When Shall We Overcome Our Fear of Educating Black and Latino Students?

The “Marching Orders” of this generation was to integrate and institutionalize educational excellence and opportunity. The emphasis (in the 1960’s)was on physical school Integration; which is actually rapidly deteriorating; or quietly morphing into segregated (superior/inferior) educational experiences inside of school buildings. Unfortunately , and I suspect not by accident, there has not been a “movement” for  the integration of a high quality, rigorous, high expectations educational experience for children of color, post 60’s. When the term “school-improvement” comes up; some people are “blocked” at the failing schools doors. Real educational reformers like: Edmonds, Escalante, Harris, Hilliard, Mickens, Monroe , Sanford, Sizemore and Steele*; are missing perhaps because of their clear understanding of the role of building on, and with the cultural strengths of the student; but also because  of their view of education; as a “called” commitment to fighting for the disenfranchised and disinherited children of our nation.  Alas, Black and Latino student “failure” and “underachievement”, has become a financially lucrative and long-term growth industry. Back (to the future?) in the 60’s, the children who were bused to integrate a schools (like me) were not sent by their parents to serve as foot soldiers on a civil rights theater of battle. The truth (always both complex and fundamental), was that the primary concern of these parents was to get their children into a learning environment that was committed to effectively educating children; or as my mother (who was frightened at having a high school bound Black male; above grade level, and, “in love with books and reading”) later said: “I thought that when they taught the other kids in the class, they would also have to teach you; all you had to do was pay attention and study”. I have, overtime come to have a great deal of respect for the parents of my Black and Latino high school  integration classmates; as these folks were very clear as to the who, and what were the objectives of the enemy: He was a “separate and inferior” educational system. And they wisely had a plan, appropriate for their time to defeat it. They placed their children into schools and classrooms where the teaching of children actually mattered; and (they thought),at the very least their child would have a fighting  chance at achieving academic success. Central to the storyline of that era was: “just get into the “position”, to have a fighting chance to succeed”. And my non-college trained mother was right, it was impossible (and in fairness to my high school teachers, there was no attempt that I perceived) to offer a separate and unequal lesson in a single classroom. And although this year’s march on Washington seem to be very nice; it also seem to be missing the sense of purpose and focus of the original 1963 march. The original march was driven by a sense of urgency, and was calibrated to achieve specific goals,  as opposed to merely being celebratory.   My fear is that the clear villains of the 1960’s (who ignorantly and evilly cooperated for the national and international media), are missing. The level of brutality, the extent of denial, and the open opposition to the most basic of human rights drew very clear, and distinct battle lines.  We (who sat where we wanted on NYC public buses, and who always went to school with White kids) watched, as did the entire world on TV, the horrible behavior of people in places like Florida, Mississippi and Alabama and wondered: “Is this part of  America”? This year’s march passes under the shadow of a more insidious and hard to detect enemy. The non-violent “acts” of denial are as seriously deadly as they are subtle (who could imagine that the philosophical descendants of the resistors of civil rights, would assume non-violent tactics, like adopting restrictive voting rights laws). The modern day dream  crushing cycle of poor education, black male unemployment , Black on Black crime, Incarceration, and then those young men parenting the next cohort of poorly educated young  Black and Brown men, is every-much a form of a lynch mob moving nationally, effectively, and deceivingly in a consistent, yet undetected motion. The push back against educational high standards and high expectations for students of color has been adopted by the old educational ‘deformers’ as well as the new educational ‘reformers’. Poor students have been reduced to instruments of testing removed from a real learning experience. (isn’t  it interesting where many of these “testing advocate’s“ send their children, or where they themselves attended school?) These “poor” schools  have also become “play-pens” for vacationing “drive-by” college graduates looking to wait out a bad economy, exercising their inner liberal, and creating a resume place holder. But all of this is taking place in cooperation with Black complacency. We are still in a battle for our civil and human lives; but the battle field has become obscured by the presence of people of color wielding the power of the attack dogs and water hoses of educational neglect and denial. Black people are now very often cast as: The Spook Who Sat By The (school-house)  Door, of opportunity; and they are more than happy to keep Black and Brown children out. Too many majority Black School boards, are vision-less, and clue-less as to how to even obtain a vision. They misbehave, act-out, perform, and engage in their own versions of a “friends and family” enrichment plan; they focus on everything except student academic achievement. We have seen outstanding Black high schools in many urban communities in this nation, purposely destroyed, deteriorated and downgraded into mediocrity (a form of generational “back-peddling”).  A bad and ineffective policy of  “all-test prep all of the time”, has left many of our majority Black and Latino schools, without the full and necessary rainbow of enriching educational experiences; that would include the graphic and performing arts; dynamic Science Technology, Engineering and Mathematics (STEM) related programs; Literature, creative  explorative,  and experimental activities; the  ‘extracurricular” and ‘informal  learning’ activities that inspire, excite, challenge and stretch  the minds of young people, are absent. And  here we find another example; for as some districts are preparing their students to be culturally illiterate (Ex.: A 2- year world language requirement for high school graduation). Others are preparing their students for world communication, global opportunities, international entrepreneurship and  leadership. Fairfax school board member seeks to ‘internationalize’ curriculum…… http://www.washingtonpost.com/local/education/fairfax-school-board-member-seeks-to-internationalize-curriculum/2013/08/31/d693033e-10d7-11e3-b4cb-fd7ce041d814_story.html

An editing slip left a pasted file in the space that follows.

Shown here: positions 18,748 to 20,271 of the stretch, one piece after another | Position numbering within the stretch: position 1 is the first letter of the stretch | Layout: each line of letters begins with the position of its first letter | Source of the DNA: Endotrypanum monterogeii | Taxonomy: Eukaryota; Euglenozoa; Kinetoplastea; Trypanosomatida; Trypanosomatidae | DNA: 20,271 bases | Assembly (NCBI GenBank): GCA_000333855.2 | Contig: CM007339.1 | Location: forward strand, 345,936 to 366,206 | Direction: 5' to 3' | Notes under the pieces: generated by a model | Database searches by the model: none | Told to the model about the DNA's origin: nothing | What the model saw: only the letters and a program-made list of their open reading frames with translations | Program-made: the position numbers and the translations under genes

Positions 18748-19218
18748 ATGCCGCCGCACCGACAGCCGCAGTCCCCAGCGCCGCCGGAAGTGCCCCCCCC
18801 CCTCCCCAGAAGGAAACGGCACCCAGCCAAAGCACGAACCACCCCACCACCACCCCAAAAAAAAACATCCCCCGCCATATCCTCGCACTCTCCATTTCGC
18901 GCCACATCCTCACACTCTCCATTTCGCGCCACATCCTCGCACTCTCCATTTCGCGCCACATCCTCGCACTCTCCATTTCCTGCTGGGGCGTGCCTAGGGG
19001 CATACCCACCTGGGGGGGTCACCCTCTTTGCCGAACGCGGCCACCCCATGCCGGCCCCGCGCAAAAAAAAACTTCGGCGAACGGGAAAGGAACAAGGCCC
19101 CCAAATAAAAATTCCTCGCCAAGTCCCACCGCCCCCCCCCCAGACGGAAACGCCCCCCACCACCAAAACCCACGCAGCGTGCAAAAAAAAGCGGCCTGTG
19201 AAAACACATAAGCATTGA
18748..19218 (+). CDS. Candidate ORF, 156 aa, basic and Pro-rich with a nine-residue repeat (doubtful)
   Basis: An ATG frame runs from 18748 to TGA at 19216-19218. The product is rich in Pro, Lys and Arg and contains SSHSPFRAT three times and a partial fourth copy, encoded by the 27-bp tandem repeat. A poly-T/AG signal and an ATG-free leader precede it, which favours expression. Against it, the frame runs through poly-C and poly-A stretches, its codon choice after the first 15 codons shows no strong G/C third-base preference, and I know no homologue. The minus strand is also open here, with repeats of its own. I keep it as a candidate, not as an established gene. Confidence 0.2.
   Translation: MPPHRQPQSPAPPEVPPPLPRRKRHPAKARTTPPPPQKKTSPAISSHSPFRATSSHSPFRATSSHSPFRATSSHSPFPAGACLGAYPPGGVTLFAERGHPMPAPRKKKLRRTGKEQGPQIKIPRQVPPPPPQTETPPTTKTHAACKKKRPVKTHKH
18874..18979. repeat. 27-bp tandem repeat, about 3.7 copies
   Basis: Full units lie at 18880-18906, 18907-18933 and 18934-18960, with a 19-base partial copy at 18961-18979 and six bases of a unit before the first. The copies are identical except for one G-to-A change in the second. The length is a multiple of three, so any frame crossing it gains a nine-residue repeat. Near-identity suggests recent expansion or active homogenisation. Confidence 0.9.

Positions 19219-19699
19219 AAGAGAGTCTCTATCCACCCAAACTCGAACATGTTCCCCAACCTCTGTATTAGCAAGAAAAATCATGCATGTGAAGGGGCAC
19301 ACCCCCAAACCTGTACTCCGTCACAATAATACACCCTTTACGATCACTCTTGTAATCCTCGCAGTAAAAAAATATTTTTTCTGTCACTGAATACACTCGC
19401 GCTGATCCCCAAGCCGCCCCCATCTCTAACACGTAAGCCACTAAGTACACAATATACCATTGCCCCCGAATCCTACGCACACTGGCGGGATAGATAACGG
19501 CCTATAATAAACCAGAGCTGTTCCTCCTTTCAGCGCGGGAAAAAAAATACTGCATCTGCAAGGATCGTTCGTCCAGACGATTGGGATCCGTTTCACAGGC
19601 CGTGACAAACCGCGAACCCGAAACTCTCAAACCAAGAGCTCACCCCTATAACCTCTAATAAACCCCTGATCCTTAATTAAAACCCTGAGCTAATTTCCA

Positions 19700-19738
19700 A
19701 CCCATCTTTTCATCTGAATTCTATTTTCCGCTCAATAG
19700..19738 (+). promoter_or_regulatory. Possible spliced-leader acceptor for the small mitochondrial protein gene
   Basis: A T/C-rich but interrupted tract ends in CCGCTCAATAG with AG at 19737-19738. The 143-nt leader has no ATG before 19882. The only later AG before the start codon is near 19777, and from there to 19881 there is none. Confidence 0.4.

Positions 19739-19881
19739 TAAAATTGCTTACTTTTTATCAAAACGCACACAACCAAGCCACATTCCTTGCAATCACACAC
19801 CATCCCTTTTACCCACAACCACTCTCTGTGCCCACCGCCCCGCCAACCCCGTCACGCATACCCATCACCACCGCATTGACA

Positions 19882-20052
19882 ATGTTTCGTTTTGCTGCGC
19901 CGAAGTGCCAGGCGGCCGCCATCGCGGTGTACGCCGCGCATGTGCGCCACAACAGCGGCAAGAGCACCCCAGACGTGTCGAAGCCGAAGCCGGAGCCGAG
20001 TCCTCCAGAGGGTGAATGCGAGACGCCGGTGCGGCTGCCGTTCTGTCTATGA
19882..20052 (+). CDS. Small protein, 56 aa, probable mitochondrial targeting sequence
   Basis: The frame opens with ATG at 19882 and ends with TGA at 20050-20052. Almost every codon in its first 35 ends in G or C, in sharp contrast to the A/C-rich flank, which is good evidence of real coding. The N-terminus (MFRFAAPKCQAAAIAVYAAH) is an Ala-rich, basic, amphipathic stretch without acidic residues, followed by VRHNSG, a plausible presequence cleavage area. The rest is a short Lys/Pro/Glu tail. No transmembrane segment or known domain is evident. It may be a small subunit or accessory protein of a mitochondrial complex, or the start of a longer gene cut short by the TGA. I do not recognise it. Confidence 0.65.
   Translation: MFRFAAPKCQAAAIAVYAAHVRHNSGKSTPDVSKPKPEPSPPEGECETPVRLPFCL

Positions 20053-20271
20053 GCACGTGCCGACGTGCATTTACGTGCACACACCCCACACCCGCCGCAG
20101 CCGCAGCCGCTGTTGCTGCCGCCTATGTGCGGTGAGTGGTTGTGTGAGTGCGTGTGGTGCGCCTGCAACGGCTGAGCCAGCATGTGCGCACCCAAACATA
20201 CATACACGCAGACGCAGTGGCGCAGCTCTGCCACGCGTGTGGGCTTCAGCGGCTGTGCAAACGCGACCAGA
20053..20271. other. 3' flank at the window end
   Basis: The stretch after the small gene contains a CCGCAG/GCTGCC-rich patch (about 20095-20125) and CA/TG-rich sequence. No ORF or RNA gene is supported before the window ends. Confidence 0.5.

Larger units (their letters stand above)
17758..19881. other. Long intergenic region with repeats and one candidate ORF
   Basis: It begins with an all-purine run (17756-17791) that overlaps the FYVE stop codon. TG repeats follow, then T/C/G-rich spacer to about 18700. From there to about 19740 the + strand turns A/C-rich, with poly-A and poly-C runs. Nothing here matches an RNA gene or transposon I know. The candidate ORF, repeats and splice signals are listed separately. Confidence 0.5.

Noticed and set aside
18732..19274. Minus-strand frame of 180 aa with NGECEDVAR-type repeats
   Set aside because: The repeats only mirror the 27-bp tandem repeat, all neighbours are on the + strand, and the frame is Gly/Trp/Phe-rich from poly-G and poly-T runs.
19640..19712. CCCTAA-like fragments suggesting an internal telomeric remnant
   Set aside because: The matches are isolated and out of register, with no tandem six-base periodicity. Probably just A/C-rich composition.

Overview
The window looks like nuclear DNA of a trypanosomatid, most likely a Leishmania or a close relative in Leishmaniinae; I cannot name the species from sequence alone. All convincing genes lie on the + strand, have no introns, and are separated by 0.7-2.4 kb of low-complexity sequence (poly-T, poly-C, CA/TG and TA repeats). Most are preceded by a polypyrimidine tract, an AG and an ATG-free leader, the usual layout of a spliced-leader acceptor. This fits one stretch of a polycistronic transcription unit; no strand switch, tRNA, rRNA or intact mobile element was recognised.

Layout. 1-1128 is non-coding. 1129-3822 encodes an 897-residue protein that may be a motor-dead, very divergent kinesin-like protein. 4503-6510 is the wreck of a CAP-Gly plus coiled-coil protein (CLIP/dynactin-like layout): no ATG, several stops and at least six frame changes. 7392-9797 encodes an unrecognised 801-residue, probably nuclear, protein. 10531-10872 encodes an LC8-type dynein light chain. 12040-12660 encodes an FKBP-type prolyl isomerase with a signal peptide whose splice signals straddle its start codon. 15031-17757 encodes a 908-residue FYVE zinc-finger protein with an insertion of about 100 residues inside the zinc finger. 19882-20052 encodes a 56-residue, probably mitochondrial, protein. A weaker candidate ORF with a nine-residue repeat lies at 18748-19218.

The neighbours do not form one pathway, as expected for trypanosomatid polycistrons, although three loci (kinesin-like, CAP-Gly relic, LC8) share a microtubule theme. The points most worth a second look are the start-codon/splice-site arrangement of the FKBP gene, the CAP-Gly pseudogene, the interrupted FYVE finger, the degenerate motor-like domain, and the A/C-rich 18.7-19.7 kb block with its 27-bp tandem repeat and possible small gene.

*Ronald Edmonds; Jaime Escalante; J. Jerome Harris; Asa G. Hilliard; Frank Mickens; Lorraine Monroe; Adelaide Sanford; Barbara Sizemore; Claude Steele. They should be on  every serious educators study guide to effective practice. Two other important authors are often quoted but are never really taken seriously(or to heart) for their analysis of the damage done ; by ignoring and dismissing the culture of the learner; and the role of  cultural aggression in causing learners to defensively disconnect from the learning experience: Lisa Delpit and Paulo Freire.